The Materiality of Hell

The Materiality of Hell April 16, 2015

As recorded in the supplement to the Summa, Thomas Aquinas teaches that the damned will rise again with bodies and will be tormented in hell corporeally.

This leaves open questions about the materiality of the various biblical descriptions of those torments, and in question 97 of the supplement, Thomas addresses those.

Jesus refers to a “worm that dies not” when talking about the damned, and Thomas wonders whether these are corporeal worms. His answer is that the worm is metaphorical. This is because “no animal or mixed body will remain in the renewed world except only the body of man, because the former are not directed to incorruption. Since no corporeal worms will exist, the worm must be a metaphor of something spiritual, which Thomas identifies as “remorse of conscience, which is called a worm because it originates from the corruption of sin, and torments the soul, as a corporeal worm born of corruption torments by gnawing” (article 2).

Jesus says there will be weeping in hell, and Thomas wonders whether this is corporeal. The answer is again No, since weeping would deplete the body and nothing could be restored to the bodies of the damned by food and drink. “Everything finite is consumed if something is continually taken from it.” Though there will be no physical tears, the damned will experience the “commotion and disturbance of the head and eyes” that is associated with weeping: “for the bodies of the damned will be tormented not only from without, but also from within, according as the body is affected at the instance of the soul’s passion towards good or evil” (article 3).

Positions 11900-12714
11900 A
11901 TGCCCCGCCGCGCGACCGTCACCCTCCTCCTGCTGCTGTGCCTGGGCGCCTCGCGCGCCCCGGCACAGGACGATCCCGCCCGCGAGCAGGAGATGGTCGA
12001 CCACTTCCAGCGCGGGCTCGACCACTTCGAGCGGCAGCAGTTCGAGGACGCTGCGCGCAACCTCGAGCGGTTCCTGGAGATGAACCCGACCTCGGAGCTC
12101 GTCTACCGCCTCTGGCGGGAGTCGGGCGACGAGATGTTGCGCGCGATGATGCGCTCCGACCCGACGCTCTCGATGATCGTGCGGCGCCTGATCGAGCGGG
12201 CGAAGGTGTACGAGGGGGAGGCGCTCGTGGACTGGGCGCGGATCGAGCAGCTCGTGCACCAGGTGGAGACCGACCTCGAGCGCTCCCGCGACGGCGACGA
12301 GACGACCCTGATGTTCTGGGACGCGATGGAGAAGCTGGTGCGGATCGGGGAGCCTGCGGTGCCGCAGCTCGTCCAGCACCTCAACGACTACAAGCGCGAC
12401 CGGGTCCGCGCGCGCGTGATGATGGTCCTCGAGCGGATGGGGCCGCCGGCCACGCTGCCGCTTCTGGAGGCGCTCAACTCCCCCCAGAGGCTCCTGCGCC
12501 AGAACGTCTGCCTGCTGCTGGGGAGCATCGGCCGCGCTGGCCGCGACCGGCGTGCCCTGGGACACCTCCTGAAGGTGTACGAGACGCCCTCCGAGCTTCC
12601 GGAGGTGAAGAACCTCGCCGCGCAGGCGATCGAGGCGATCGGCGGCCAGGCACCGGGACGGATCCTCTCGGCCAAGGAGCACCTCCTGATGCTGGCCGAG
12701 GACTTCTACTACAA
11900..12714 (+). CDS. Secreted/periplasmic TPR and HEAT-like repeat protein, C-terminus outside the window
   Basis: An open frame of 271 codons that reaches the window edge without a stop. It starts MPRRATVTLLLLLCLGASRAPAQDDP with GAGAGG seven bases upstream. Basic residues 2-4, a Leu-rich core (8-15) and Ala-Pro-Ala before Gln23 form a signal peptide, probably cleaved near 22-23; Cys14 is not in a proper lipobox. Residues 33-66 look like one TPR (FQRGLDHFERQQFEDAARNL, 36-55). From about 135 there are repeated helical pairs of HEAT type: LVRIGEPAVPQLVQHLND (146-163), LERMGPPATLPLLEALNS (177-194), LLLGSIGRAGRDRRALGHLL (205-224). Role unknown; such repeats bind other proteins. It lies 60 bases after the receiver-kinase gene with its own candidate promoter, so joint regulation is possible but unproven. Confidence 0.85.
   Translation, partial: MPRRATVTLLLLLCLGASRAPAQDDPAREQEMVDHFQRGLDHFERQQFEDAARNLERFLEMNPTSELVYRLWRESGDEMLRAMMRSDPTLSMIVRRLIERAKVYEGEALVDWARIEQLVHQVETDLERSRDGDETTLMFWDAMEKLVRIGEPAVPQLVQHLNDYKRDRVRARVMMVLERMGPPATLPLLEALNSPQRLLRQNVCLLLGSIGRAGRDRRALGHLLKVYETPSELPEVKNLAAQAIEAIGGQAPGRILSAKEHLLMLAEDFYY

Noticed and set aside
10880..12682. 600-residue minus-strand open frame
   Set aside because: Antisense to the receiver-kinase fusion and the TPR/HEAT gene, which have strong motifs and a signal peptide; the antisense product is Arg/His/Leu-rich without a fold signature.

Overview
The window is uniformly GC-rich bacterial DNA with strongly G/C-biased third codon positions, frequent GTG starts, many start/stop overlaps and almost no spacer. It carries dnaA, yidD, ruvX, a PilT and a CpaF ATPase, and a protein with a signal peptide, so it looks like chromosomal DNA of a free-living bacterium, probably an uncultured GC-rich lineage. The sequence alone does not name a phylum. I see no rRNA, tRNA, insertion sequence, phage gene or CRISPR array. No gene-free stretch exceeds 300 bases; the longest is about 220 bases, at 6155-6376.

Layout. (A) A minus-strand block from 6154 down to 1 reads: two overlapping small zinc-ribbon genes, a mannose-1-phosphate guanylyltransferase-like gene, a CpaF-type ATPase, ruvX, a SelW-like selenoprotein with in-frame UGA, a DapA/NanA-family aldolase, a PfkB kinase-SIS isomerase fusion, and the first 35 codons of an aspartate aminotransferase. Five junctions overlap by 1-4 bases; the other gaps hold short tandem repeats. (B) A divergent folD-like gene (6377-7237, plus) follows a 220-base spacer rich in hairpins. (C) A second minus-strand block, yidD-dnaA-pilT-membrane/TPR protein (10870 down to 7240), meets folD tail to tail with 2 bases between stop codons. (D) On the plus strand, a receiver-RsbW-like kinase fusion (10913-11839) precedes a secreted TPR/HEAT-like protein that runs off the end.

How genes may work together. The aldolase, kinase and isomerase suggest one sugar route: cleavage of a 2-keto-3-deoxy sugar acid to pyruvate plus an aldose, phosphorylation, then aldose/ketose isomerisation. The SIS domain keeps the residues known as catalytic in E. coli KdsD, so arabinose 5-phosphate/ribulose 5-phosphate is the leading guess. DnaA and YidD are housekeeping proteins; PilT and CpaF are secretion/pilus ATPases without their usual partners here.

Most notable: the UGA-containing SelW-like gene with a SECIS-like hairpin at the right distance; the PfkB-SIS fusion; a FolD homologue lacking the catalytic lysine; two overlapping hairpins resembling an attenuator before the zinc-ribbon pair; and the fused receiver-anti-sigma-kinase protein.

The argument moves in the other direction with regard to fire, which Thomas takes as corporeal. After a long discussion of Avicenna’s view that souls cannot be tormented with corporeal fire, he concludes that “whatever we may say of the fire that torments the separated souls, we must admit that the fire which will torment the bodies of the damned after the resurrection is corporeal, since one cannot fittingly apply a punishment to a body unless that punishment itself be bodily” (article 5). It is, in fact, the “same species as every other fire” (article 6).

For Thomas, hell is a complex of corporeal and spiritual torments, suitable to the enfleshed souls that are sent there.


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